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Demographic Advantage of India Print E-mail

T Joseph Benziger

India’s population exceeds a billion. The population growth trajectory of India is about nine percent. Many of us are under the impression that the manpower in India is great. Quantitatively, maybe this is correct.

A human being can be a great asset to his family, society and to the world. But it need not necessarily be true in all cases. Though the potentials for growth are very high for human beings, they are not always realized. A human being can also be a mere liability. For a human being, life does not end with satisfying the urges of hunger and sex. The scope for development never ends for us. There is always something worthwhile to learn; something deserving to be done; something enriching and ennobling to be obtained.

The value of any resource depends on its usefulness and special characteristics. Human resource should be developed systematically. Organized efforts are called for to develop skills and features of good personality. When it comes to this, India has to do some sincere soul searching. Mere numerical strength of its population would not lead to its development; it can be only an impediment.

A member of the National HRD Network has observed that due to the acute shortage of skilled manpower in the infrastructure sector, infrastructure companies are unable to take advantage of the immense opportunities thrown up by the government impetus to this sector. This is definitely no good news.

A consultancy firm and the Project Management Institute have found out in a special survey that 53% of the companies they had surveyed face unavoidable delays due to non-availability of experienced labor. During the decade 1999 – 2009, such project delays have caused a loss of Rs. 54000 crores. In Indian context failures to meet deadlines have occurred in 82% of the projects; and 41% of the projects have to suffer cost overruns!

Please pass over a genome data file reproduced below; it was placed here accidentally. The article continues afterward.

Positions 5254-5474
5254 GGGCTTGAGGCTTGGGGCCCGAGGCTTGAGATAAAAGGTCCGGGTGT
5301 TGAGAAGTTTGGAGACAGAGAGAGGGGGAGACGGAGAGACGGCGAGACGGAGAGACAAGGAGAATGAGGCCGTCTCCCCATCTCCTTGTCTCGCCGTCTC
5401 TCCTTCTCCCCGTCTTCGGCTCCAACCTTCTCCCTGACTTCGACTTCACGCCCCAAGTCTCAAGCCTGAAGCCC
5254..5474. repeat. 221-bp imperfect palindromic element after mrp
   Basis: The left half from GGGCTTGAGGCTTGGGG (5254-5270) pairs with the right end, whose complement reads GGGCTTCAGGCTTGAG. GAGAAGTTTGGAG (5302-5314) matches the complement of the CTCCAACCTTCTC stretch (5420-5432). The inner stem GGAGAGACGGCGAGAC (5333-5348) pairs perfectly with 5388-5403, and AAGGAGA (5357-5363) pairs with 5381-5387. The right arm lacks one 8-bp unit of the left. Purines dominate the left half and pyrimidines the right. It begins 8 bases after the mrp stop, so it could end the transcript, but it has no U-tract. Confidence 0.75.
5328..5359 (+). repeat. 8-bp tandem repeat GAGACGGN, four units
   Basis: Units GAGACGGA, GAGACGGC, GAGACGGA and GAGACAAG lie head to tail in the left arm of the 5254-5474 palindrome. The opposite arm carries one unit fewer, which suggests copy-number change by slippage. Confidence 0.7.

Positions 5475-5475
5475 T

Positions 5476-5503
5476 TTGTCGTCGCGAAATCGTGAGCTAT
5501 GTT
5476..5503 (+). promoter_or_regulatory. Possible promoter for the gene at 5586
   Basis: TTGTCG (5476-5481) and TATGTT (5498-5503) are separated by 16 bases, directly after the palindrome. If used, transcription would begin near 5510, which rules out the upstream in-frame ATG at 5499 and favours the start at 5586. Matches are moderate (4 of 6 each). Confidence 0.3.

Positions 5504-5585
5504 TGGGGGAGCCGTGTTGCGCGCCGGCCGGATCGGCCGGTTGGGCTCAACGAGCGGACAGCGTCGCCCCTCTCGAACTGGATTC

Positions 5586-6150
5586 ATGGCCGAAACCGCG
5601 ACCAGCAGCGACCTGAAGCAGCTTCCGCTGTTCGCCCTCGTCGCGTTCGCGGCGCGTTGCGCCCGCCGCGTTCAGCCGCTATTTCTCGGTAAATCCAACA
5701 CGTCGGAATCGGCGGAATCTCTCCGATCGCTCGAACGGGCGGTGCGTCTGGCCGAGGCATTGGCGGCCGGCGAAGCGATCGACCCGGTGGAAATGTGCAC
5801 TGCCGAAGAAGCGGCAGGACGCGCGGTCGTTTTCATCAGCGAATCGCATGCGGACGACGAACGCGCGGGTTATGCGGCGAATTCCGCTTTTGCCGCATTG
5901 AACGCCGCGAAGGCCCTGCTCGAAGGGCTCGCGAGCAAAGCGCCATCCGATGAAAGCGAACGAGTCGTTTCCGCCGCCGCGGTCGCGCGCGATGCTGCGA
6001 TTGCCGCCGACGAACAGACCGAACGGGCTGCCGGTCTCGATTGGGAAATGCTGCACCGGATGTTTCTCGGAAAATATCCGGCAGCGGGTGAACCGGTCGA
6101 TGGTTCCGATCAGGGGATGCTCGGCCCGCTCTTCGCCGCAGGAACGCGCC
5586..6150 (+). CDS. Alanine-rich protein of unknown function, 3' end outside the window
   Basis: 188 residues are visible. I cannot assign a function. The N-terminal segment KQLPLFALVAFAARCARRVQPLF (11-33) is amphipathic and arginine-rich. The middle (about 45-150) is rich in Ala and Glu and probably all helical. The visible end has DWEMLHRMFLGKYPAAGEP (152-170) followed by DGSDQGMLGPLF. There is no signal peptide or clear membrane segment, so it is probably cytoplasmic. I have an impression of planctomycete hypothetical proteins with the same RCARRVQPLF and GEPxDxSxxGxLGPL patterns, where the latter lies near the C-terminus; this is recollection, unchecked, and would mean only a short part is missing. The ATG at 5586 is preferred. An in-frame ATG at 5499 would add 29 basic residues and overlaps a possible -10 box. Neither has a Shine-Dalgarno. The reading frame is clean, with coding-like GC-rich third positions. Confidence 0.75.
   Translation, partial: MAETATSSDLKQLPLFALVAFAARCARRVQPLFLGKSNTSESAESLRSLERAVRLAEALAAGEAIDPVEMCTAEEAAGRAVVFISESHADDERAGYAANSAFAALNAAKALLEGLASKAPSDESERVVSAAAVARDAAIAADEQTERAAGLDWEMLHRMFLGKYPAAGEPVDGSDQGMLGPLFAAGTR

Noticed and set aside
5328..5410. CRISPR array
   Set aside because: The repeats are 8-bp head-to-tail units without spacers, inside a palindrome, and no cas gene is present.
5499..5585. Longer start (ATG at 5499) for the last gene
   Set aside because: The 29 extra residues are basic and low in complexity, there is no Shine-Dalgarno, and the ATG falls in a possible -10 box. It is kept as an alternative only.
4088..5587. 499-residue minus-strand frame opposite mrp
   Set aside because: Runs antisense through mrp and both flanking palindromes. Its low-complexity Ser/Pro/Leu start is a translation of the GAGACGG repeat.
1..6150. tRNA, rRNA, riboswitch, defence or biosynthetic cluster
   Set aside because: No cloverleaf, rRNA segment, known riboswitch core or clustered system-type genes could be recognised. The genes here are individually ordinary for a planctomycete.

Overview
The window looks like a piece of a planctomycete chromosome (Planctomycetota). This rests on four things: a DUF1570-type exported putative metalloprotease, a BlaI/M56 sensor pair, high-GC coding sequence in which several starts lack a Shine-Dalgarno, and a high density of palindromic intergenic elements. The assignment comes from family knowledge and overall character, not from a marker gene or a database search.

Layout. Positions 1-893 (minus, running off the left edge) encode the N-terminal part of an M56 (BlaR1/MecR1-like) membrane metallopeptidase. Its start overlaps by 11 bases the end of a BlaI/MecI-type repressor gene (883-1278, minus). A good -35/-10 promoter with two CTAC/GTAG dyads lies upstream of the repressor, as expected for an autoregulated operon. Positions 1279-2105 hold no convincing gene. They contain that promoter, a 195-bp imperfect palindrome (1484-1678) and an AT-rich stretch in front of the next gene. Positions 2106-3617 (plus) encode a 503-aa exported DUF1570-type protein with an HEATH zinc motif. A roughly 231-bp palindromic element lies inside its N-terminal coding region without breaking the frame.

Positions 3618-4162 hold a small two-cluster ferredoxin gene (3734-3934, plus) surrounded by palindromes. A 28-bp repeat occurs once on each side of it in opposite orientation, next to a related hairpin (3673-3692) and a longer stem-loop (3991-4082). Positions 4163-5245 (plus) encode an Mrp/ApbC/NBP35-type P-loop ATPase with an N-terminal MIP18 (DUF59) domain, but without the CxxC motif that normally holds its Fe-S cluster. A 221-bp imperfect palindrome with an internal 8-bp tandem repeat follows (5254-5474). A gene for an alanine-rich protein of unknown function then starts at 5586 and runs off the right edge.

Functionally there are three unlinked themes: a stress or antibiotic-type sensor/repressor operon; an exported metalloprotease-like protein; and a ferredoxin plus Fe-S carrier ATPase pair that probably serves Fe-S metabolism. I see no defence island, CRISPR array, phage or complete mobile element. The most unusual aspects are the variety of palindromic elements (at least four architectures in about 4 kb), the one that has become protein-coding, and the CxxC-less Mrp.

Lack of skilled labor and employee commitment threaten India’s progress. Half a billion Indians do not have any special skill. The distribution of opportunities of professional education and employment is done not on the principles of human resources development but with a view to gain political mileage on caste considerations or to amass wealth through corruption. A study has revealed that 75% of the engineers and 85% of graduates in arts, sciences and commerce are ‘unemployable’. This is a sad reflection on the institutions producing them. The certificates and diplomas they hold are not worth the paper on which they have been written. This has caused an ever-widening gap between the demand and supply in the employment sector.

In India children are not taught to value the dignity of labor. The youngsters should believe in themselves and work with confidence to develop their skills in the area of their work.

The organizations also should attach more importance to the skill development of their employees. The world is fast changing. As new methods are introduced in industries, the organizations should help their employees to keep pace with them by well tailored programs of training and development.

The National Rural Employment Guarantee Scheme assures the workers Rs. 100 – 120 for ninety days. Such schemes implemented to retain vote banks contribute to shortage of labor.

The youth should realize that they can come up in life only by hard work and skill development. Short-cuts hardly lead anyone to success.


Deccan Chronicle Editorial, March 22, 2010


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